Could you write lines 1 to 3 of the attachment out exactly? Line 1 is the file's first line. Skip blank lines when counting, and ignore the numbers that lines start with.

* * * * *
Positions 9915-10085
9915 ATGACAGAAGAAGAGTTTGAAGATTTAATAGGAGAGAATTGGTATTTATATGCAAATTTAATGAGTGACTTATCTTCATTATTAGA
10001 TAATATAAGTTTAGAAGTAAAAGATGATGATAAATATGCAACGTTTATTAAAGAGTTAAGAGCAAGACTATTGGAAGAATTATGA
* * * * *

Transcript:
Positions 9915-10085
9915 ATGACAGAAGAAGAGTTTGAAGATTTAATAGGAGAGAATTGGTATTTATATGCAAATTTAATGAGTGACTTATCTTCATTATTAGA
10001 TAATATAAGTTTAGAAGTAAAAGATGATGATAAATATGCAACGTTTATTAAAGAGTTAAGAGCAAGACTATTGGAAGAATTATGA